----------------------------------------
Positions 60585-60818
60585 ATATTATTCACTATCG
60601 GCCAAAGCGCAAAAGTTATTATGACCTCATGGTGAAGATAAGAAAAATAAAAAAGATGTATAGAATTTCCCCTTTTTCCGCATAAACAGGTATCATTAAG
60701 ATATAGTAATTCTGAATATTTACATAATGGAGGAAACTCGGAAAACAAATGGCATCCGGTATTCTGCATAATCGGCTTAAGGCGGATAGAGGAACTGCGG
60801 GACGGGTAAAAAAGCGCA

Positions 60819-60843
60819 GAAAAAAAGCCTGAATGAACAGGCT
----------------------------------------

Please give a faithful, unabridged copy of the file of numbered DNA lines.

Positions 60585-60818
60585 ATATTATTCACTATCG
60601 GCCAAAGCGCAAAAGTTATTATGACCTCATGGTGAAGATAAGAAAAATAAAAAAGATGTATAGAATTTCCCCTTTTTCCGCATAAACAGGTATCATTAAG
60701 ATATAGTAATTCTGAATATTTACATAATGGAGGAAACTCGGAAAACAAATGGCATCCGGTATTCTGCATAATCGGCTTAAGGCGGATAGAGGAACTGCGG
60801 GACGGGTAAAAAAGCGCA

Positions 60819-60843
60819 GAAAAAAAGCCTGAATGAACAGGCT